"My name is Terry Kimani. I am 25 years old. On a particular day in August 2015, I woke up with a drooped left eyelid. I assumed that I had been bitten by a mosquito while sleeping.
As such, I didn’t give it much concern, trusting that it would get back to normal within a couple of days.
“However, after three days, my other eye became droopy as well. It became increasingly difficult to see due to the extent of the slump.
“At this point, I scheduled an appointment with an ophthalmologist hoping to find the cause and solution to what had befallen me. Upon running some tests on me, the doctor concluded that my eyes were okay and the situation could have been a symptom of another condition. She ran some blood tests and after two weeks of waiting for the results, I was informed that I had a rare condition, Myasthenia Gravis (MG).
“I had never heard of that condition so it really got me worried to hear the doctor say it. She explained that Myasthenia Gravis is a term used to define weakness in skeletal muscles caused by a breakdown in communication between nerves and muscles. In some quarters, it is referred to as the ‘snowflake disease’ because it differs so much from one person to another.
“She recommended me to a neurologist, who I still see periodically. He suggested that I undergo Thymectomy surgery (a surgical procedure aimed at removing the thymus gland) in a bid to stop the production of the antibodies that were weakening my muscles.
“The surgery was successful and I was off medication for two months. I had happy days and at the back of my mind, I thought the fight was over until I got a relapse.
I was put on a heavy dose of steroids and immune suppressants.
“When I started seeing the doctor, he informed me that MG has no cure but it can be managed and controlled as it is a chronic disease.
He also mentioned that the condition affects people differently and is associated with symptoms such as droopy eyelids, slurred speech, double vision, hoarse voice, difficulties when chewing, difficulty in breathing and unsteady movements when walking.
“He warned that although the medication is meant to control some of these problems, it can lead to a host of other conditions if taken for a long time.
Yet, it’s a journey that people with Myasthenia Gravis have to endure.
“During the first year after diagnosis, my ocular muscles were the most affected.
I had droopy eyes and double vision most of the time.
After taking a lot of pills, the double vision would disappear albeit temporarily. However, sometime last year, I woke up one morning with my body extremely fatigued-my body muscles had completely shut down.
Looking back, this was the darkest part of my journey because I had to take 12 pills every day despite not seeing any improvements.
“My life took a shift — all that I considered being easy tasks suddenly turned into insurmountable challenges.
I couldn’t walk on my own, had chewing and breathing difficulties and I even required help to take a shower or dress up.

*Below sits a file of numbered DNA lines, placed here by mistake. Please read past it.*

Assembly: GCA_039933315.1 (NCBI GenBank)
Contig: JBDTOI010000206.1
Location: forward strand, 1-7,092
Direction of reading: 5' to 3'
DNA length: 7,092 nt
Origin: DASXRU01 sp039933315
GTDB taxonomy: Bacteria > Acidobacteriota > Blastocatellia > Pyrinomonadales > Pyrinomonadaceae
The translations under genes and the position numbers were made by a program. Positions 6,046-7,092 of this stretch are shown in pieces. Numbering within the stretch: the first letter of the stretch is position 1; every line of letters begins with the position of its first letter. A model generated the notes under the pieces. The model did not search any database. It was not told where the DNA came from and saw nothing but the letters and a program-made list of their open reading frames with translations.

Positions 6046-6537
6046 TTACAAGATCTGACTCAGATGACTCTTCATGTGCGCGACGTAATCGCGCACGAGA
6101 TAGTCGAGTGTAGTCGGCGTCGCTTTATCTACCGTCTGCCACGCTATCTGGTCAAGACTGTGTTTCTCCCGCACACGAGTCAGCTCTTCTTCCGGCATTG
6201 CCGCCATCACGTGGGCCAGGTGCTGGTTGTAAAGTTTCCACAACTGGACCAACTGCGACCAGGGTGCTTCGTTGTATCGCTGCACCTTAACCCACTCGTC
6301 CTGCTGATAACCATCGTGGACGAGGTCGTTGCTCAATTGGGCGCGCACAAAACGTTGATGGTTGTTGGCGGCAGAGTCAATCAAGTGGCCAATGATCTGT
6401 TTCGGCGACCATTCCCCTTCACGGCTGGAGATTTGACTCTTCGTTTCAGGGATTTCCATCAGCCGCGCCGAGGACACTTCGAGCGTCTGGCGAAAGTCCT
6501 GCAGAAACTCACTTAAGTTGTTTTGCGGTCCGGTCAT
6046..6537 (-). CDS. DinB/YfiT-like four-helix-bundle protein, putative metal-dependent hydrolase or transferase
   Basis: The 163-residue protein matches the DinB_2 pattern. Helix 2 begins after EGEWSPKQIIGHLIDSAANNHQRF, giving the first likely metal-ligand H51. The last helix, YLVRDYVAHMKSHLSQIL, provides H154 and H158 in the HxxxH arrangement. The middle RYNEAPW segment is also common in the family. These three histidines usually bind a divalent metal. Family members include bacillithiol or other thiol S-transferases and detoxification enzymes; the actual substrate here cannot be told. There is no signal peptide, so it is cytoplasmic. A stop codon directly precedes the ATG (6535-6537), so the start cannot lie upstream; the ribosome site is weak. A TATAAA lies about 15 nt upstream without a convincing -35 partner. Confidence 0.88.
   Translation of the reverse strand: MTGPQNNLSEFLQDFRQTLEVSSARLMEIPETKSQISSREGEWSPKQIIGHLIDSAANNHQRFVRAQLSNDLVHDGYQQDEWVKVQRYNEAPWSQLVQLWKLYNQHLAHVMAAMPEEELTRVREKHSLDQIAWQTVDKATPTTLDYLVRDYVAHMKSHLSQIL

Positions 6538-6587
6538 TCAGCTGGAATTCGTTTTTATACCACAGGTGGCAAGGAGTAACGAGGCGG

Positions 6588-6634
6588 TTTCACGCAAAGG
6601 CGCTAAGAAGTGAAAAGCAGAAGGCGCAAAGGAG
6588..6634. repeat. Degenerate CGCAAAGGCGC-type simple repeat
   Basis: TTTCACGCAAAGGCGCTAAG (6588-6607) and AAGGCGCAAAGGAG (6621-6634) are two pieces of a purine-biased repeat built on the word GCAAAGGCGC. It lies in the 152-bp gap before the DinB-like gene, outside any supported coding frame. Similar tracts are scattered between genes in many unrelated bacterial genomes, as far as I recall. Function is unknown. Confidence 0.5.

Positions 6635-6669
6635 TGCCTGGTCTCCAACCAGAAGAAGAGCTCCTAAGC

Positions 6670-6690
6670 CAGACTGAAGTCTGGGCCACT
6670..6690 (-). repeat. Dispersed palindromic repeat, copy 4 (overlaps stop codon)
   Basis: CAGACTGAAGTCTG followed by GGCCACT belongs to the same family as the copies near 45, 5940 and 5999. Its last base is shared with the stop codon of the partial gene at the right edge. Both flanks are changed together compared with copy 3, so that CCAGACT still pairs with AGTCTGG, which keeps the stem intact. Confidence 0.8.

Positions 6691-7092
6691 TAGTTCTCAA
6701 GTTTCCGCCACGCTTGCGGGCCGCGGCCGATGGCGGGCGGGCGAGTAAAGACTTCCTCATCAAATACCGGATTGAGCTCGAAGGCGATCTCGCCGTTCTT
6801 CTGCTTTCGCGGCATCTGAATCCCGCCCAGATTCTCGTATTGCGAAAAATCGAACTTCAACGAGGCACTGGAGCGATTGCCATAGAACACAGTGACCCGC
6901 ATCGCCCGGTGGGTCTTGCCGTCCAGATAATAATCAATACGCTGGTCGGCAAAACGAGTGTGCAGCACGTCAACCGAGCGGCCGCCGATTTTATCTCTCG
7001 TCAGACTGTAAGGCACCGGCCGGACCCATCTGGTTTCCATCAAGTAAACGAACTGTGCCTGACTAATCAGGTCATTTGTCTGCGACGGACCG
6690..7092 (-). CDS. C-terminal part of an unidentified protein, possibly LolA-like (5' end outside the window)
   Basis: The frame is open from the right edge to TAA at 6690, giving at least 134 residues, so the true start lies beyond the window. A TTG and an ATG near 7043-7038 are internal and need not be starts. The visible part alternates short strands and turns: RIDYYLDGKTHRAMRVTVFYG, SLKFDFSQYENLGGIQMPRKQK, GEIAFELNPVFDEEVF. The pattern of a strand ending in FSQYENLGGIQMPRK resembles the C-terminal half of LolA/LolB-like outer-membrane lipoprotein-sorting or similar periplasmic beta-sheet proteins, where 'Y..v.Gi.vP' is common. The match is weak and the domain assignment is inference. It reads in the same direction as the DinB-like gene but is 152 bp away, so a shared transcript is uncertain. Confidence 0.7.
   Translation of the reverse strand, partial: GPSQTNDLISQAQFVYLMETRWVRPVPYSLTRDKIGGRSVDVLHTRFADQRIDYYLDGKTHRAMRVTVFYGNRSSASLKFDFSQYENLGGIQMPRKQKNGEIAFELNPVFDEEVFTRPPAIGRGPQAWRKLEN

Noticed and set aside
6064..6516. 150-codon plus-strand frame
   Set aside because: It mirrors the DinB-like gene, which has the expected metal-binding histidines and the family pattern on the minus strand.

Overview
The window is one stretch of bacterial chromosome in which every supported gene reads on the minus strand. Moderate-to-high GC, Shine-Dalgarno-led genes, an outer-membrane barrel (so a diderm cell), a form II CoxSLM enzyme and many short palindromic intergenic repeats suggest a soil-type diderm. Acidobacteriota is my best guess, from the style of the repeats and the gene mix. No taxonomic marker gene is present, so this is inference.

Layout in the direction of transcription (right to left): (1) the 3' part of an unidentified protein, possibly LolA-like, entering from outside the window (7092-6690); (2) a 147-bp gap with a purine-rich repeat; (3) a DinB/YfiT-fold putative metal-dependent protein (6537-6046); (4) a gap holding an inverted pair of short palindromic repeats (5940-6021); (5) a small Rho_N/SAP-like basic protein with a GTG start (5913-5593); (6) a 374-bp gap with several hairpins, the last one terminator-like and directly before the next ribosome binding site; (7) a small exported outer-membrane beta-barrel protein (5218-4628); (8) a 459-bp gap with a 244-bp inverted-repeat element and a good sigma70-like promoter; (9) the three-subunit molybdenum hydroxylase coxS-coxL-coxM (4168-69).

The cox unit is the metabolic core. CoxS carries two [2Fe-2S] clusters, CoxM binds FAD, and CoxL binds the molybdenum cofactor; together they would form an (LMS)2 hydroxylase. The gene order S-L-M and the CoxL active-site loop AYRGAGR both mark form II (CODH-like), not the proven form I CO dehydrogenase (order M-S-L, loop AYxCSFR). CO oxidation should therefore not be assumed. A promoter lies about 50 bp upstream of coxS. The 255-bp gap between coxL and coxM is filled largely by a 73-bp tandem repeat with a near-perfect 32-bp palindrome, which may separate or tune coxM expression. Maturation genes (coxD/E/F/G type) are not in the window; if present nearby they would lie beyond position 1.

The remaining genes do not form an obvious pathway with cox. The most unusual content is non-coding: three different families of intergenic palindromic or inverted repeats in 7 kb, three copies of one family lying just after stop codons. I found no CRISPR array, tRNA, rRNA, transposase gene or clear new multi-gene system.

When you are used to being normal and this happens, it is very easy for people to brush off your concerns and dismiss you as lazy, or unwilling to co-operate yet your muscles cannot handle basic chores, work or school-related activities.
“Thankfully, my family, especially my husband, have been very supportive. They ensure that I have someone at home to help me and that I take nutritious meals on a daily basis, which is very necessary with the kind of medications I take.
“I continued taking the pills with hope for improvement but my condition was getting worse.
My neurologist suggested that we try an alternative treatment known as rituximab infusion, which basically refers to the introduction of new antibodies to block the cells responsible for weakening the body.
However, the infusion is quite expensive- costing more than Sh500,000 for tests and administering the dose.
“For instance, my monthly medical costs stand at Sh10,000, exclusive of consultation fees and other tests.
Missing a single dose can lead to a severe relapse hence the need to take the medication consistently without failure or delay.
Luckily, my insurance cover comes in handy to meet such costs, but my heart bleeds for those who cannot afford the treatments or lack a good support system.
“Towards the end of last year, these unsettling concerns compelled me to create awareness about the condition on my Instagram page- Terry Kimani, and reach out to other people with similar condition and other autoimmune diseases.
Since I started, I have connected with 18 individuals and we are working together to register a Myasthenia Gravis Society in Kenya. We aim to have the disease recognised in Kenya as a threat to human health in a bid to have the treatment and management costs for victims subsidised.
I have learnt that most of them struggle with bills.
“My hope is to provide a safe haven for all victims of auto-immune disorders and to enlighten their families and friends on how best they can support those who have tested positive for the condition.”